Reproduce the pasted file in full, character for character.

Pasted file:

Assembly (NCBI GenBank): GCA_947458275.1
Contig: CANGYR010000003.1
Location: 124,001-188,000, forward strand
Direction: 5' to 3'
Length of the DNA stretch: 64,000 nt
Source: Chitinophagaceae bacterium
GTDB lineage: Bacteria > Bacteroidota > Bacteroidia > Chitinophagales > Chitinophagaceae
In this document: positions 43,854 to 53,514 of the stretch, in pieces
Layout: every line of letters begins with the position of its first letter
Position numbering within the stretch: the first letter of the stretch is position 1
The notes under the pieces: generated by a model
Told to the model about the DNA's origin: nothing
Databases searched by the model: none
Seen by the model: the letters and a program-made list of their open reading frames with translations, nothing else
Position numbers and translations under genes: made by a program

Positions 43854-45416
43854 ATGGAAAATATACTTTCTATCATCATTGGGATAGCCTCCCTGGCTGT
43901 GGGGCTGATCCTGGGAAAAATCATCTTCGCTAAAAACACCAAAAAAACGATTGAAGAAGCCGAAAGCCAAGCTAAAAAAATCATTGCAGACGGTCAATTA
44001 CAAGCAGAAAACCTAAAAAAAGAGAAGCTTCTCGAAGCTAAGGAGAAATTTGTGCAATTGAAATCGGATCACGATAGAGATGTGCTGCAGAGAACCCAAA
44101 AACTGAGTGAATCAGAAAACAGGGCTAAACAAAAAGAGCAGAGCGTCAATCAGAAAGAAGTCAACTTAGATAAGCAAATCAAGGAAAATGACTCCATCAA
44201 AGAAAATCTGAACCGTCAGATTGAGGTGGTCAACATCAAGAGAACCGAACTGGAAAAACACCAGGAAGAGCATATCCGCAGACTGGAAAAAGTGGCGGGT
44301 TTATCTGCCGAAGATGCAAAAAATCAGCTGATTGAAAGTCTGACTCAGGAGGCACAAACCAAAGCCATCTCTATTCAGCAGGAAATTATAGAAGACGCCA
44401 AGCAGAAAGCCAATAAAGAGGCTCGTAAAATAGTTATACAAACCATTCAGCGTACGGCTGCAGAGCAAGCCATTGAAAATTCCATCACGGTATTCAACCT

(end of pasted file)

Assembly (NCBI GenBank): GCA_947458275.1
Contig: CANGYR010000003.1
Location: 124,001-188,000, forward strand
Direction: 5' to 3'
Length of the DNA stretch: 64,000 nt
Source: Chitinophagaceae bacterium
GTDB lineage: Bacteria > Bacteroidota > Bacteroidia > Chitinophagales > Chitinophagaceae
In this document: positions 43,854 to 53,514 of the stretch, in pieces
Layout: every line of letters begins with the position of its first letter
Position numbering within the stretch: the first letter of the stretch is position 1
The notes under the pieces: generated by a model
Told to the model about the DNA's origin: nothing
Databases searched by the model: none
Seen by the model: the letters and a program-made list of their open reading frames with translations, nothing else
Position numbers and translations under genes: made by a program

Positions 43854-45416
43854 ATGGAAAATATACTTTCTATCATCATTGGGATAGCCTCCCTGGCTGT
43901 GGGGCTGATCCTGGGAAAAATCATCTTCGCTAAAAACACCAAAAAAACGATTGAAGAAGCCGAAAGCCAAGCTAAAAAAATCATTGCAGACGGTCAATTA
44001 CAAGCAGAAAACCTAAAAAAAGAGAAGCTTCTCGAAGCTAAGGAGAAATTTGTGCAATTGAAATCGGATCACGATAGAGATGTGCTGCAGAGAACCCAAA
44101 AACTGAGTGAATCAGAAAACAGGGCTAAACAAAAAGAGCAGAGCGTCAATCAGAAAGAAGTCAACTTAGATAAGCAAATCAAGGAAAATGACTCCATCAA
44201 AGAAAATCTGAACCGTCAGATTGAGGTGGTCAACATCAAGAGAACCGAACTGGAAAAACACCAGGAAGAGCATATCCGCAGACTGGAAAAAGTGGCGGGT
44301 TTATCTGCCGAAGATGCAAAAAATCAGCTGATTGAAAGTCTGACTCAGGAGGCACAAACCAAAGCCATCTCTATTCAGCAGGAAATTATAGAAGACGCCA
44401 AGCAGAAAGCCAATAAAGAGGCTCGTAAAATAGTTATACAAACCATTCAGCGTACGGCTGCAGAGCAAGCCATTGAAAATTCCATCACGGTATTCAACCT